Twitter Rankings

Lesley has put together the Twurch of England rankings for the month.  Who has been a good tweeter?  Who has been a bad tweeter?  How does the “quality of your interaction” with others rate? 

I find twitter is a fantastic medium for sharing information, resources and ideas.  It is a place for me to interact with the world outside my office even when I am tied to my desk.  It is a place where I have started to make good friendships with people I have never met through our shared common experiences.  I am currently grabbing a couple of seconds to type this whilst listening to a speech by Rowan Williams about fresh expressions in between printing academic articles I need to read for a meeting tomorrow and a PCC meeting this evening.  I better make The Good Doctor her tea as well!!  Social media constantly bombards me with information I can engage with if and when I choose.

I am fascinated by the way the church interacts with this fast changing world in which we find ourselves.  For some it is considered essential interaction with the digital age.  For others it is considered “not the done thing”.  For some, they consider it “essential” interaction whilst simultaneously feeling guilty that it is “time wasting”.  “Essential-interactive-time-wasting”?  How does that work?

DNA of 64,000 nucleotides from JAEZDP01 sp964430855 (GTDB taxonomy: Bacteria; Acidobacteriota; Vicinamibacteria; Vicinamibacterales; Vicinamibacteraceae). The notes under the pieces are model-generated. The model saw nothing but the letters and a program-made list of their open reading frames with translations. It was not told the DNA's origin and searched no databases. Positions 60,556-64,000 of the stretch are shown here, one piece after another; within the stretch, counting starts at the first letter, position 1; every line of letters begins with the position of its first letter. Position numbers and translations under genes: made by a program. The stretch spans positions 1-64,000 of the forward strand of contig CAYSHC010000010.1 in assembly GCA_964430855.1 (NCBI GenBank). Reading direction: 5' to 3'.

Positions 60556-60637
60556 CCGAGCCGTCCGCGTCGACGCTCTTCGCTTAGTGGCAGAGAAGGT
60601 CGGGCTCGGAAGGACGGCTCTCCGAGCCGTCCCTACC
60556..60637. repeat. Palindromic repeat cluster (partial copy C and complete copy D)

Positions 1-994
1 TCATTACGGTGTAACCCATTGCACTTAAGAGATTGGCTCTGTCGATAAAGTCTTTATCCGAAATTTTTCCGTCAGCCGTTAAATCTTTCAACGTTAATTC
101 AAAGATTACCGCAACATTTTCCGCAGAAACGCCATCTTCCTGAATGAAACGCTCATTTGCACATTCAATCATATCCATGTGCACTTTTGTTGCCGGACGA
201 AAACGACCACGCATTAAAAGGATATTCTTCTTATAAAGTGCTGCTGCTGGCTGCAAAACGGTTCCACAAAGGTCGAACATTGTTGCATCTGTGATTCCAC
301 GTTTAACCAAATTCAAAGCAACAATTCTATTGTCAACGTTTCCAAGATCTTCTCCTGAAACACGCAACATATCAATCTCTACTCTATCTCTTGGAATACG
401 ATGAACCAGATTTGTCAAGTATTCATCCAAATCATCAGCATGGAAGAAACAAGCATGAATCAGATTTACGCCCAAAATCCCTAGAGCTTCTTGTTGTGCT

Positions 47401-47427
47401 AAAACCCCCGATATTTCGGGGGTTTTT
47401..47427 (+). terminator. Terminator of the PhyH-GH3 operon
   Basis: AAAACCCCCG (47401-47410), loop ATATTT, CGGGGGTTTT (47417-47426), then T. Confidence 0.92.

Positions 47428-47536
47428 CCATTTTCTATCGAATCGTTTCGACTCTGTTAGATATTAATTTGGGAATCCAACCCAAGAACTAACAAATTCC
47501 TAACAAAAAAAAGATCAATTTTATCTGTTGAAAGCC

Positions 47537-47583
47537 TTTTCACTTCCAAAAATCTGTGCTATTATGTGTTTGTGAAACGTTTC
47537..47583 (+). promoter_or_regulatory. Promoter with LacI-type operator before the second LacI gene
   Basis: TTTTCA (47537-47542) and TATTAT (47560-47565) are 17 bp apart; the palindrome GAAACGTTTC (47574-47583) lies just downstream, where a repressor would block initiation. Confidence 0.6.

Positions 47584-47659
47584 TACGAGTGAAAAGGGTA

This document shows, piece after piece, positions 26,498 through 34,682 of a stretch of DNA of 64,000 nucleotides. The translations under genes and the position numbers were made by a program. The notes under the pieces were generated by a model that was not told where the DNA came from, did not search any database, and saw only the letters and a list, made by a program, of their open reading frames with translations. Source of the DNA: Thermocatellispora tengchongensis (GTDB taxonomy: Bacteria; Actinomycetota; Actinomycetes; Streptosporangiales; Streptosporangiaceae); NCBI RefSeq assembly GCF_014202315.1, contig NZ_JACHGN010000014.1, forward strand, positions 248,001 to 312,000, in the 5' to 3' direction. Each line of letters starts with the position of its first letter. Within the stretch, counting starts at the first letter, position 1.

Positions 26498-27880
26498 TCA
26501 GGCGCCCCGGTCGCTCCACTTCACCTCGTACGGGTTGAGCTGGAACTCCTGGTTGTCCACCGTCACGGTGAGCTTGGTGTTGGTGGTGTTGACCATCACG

Whilst all this virtuality continues to go on, I visited someone in hospital and conversed in the real world.  I dropped another couple of virtual self esteem points in the process. 

Sometimes switching off the targeting computer and blowing up The Death Star is a necessary part of a priestly calling.  Remember that the force will be with you always.


3 Responses

  1. I think the guilt comes from feeling like the grown ups are in charge and think we should be spending our time visiting folks in real life and having afternoon tea with Lady Penelope and organising the village fete… whilst we feel in our hearts that we need to engage with people in different ways.

  2. There is a conflict between the grown ups who believe we should engage and the grown ups who believe it’s not the done thing. I guess that this external conflict is what leads to our inner conflict.

  3. I think Rudyard Kipling probably applies to Twitter as to a lot of other things in ministry – ‘I you can tweet with triumph and disaster, and tweet those 2 imposters just the same…’ 😉

    The point of all this online ‘stuff’ in terms of ministry is connection and relational. Nobody checks your Klout score before they decide to interact with you.

    You should use Twitter and all other social media as much or as little as makes sense within your own particular context and calling.

    At the moment as I’m licensed to work online it’s a bit of a no brainer for me. Obviously I see the www as a think that deserves attention or I wouldn’t be spending a large part of my ministry engaging with it.

    However I don’t think anyone should have to apologise for not spending time online!

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